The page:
Day Five.

Imagine a huge lump - a lump - of marble.
Rough and unhewn around the edges. It looks as if someone has tried and yet failed to cut it in two. Halves. Equals. A vertical cut, narrow - extending all the way over the outside of the stone - top to bottom - front to back - but not all the way through: one point remains unbroken on the very inside of the lump. The stone is large in height and width, but not breadth. An oval on its side, wider than it is tall - taller than you stand and twice as wide as the span of your outstretched arms.


The narrow vertical cut is carefully made, the edges taper off to the left and to the right, they are not rough but are not quite smooth. The temptation to place your fingers within the crack and explore its width is great.

So you do.

You reach out and slip your hand horizontally into the gap - it is just wide enough, slightly scraping your thumb and your smallest finger. You let your hand travel up as high as you can reach and you feel the stone opening to the sky above your head. As you bring your hand down your knees bend, so that you move down in front of the space within the rock to its base - you can feel the slit disappear along the ground in front of you under the stone. You remove your hand and walk around the rock to the other side and repeat the process. Up to the sky. Down to the ground.

That is partially satisfying.

If you press the two palms of both your hands together you can put both into the cut in the rock - if only you could break it open! Reveal what is inside. You reverse your hands so that the palms face outwards and your knuckles knock together. You muster all the force of your body in your arms and pass the strength to your outturned hands - but you know this human force is not sufficient to break the marble lump in two.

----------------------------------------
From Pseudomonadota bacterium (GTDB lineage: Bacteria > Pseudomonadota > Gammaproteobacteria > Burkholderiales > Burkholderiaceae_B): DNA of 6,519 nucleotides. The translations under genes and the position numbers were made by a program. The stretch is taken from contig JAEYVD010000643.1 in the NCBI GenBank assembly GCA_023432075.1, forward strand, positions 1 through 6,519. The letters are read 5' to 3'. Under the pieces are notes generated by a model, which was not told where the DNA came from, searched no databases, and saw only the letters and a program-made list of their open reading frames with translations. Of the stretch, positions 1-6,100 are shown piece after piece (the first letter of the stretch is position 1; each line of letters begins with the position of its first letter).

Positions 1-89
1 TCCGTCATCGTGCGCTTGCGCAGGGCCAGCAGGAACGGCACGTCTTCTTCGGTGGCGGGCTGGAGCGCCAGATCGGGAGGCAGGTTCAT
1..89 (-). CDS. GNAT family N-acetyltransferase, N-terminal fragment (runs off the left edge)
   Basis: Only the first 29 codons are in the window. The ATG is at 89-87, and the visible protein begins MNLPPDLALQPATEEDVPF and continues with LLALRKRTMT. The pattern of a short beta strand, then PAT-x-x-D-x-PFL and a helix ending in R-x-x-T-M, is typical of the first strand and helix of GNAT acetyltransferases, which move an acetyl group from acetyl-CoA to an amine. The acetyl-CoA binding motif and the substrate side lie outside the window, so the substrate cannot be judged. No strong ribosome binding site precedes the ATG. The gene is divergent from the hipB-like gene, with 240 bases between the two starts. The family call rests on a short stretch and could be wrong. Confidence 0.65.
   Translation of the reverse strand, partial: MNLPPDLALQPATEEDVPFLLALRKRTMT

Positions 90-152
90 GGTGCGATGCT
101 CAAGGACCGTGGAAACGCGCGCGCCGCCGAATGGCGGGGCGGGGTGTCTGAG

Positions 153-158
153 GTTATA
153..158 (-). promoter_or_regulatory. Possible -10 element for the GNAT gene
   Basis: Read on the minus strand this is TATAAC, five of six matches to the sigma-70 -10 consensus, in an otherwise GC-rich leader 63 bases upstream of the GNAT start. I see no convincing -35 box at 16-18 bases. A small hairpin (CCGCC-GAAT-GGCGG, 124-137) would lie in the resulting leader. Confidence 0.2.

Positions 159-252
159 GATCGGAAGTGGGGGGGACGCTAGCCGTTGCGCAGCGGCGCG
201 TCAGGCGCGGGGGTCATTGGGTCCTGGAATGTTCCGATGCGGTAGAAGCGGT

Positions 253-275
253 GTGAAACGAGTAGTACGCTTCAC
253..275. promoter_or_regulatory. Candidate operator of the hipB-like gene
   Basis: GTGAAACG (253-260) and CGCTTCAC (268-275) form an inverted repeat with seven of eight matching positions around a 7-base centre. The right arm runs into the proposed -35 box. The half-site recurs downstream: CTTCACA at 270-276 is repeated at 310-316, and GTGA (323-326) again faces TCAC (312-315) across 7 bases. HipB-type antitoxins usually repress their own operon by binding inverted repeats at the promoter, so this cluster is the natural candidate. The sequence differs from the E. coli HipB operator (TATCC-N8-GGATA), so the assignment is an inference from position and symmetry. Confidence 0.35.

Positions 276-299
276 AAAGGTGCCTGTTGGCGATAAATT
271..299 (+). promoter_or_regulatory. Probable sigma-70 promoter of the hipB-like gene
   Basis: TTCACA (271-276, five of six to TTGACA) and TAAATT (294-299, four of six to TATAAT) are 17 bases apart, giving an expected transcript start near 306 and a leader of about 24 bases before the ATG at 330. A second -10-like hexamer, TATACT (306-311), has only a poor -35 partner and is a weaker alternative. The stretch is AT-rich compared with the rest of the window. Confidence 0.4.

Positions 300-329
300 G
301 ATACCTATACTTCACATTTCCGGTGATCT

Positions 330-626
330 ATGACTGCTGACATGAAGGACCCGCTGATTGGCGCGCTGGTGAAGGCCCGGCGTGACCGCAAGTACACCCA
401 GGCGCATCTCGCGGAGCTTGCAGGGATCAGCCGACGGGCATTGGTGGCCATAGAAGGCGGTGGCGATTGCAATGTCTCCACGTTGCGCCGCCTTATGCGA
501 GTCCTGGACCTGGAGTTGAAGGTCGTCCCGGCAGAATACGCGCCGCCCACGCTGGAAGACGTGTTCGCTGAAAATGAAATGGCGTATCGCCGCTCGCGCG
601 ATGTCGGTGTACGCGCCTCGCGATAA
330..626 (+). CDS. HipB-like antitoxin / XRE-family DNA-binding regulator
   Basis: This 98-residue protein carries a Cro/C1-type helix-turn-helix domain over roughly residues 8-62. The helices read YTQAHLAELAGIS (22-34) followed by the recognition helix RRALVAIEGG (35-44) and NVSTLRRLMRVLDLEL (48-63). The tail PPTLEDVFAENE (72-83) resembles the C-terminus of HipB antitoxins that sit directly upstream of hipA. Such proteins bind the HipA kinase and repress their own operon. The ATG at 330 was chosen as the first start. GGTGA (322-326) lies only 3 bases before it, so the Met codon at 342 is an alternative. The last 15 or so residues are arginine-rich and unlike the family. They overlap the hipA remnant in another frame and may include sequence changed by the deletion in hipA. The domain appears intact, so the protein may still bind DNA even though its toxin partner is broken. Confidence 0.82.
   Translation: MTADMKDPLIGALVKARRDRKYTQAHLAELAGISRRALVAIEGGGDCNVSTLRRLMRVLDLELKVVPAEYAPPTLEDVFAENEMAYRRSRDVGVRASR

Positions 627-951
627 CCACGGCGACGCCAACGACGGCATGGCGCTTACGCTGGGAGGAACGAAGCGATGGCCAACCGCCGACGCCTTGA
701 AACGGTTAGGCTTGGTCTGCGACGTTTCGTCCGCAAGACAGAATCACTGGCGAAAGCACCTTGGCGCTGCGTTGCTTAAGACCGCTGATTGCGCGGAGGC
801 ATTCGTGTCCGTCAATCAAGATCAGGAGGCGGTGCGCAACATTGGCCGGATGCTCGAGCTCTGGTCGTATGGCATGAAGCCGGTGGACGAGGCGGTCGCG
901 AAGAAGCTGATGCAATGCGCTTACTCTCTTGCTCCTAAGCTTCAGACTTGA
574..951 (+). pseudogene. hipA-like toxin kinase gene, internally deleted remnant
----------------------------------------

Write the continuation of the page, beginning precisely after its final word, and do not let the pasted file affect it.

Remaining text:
Your exertions and unsatisfied inquisitiveness tire you. So momentarily you step back.

The rough lump of marble is in a low lying field. A flat, open field. Wide and long. Grass. Short. Some moss. The field is surrounded on all sides by woodland. There is no obvious track by which the rock would have been brought here. The trees are not densely packed. Deciduous. Spaces between each tree, but always another tree in front of or behind each space. There is undergrowth. There are brambles. No hedge or fence or wall separates the trees from the field. Whether the field was once woodland is unclear - there are no stumps to be seen in the field.

So, there you are. Alone in a field surrounded by trees, grass and moss under your feet, a large lump or rock at the centre of the field. The sky above, overcast.

And then the sun breaks through the grey clouds and lights up the space around you. And lights up the space inside the slit in the rock. You walk forward and you lean to peek in and you see the work of the sculptor quite clearly for the first time.

Within the rock two figures are reaching out to each other - one from each side of the cut, left and right.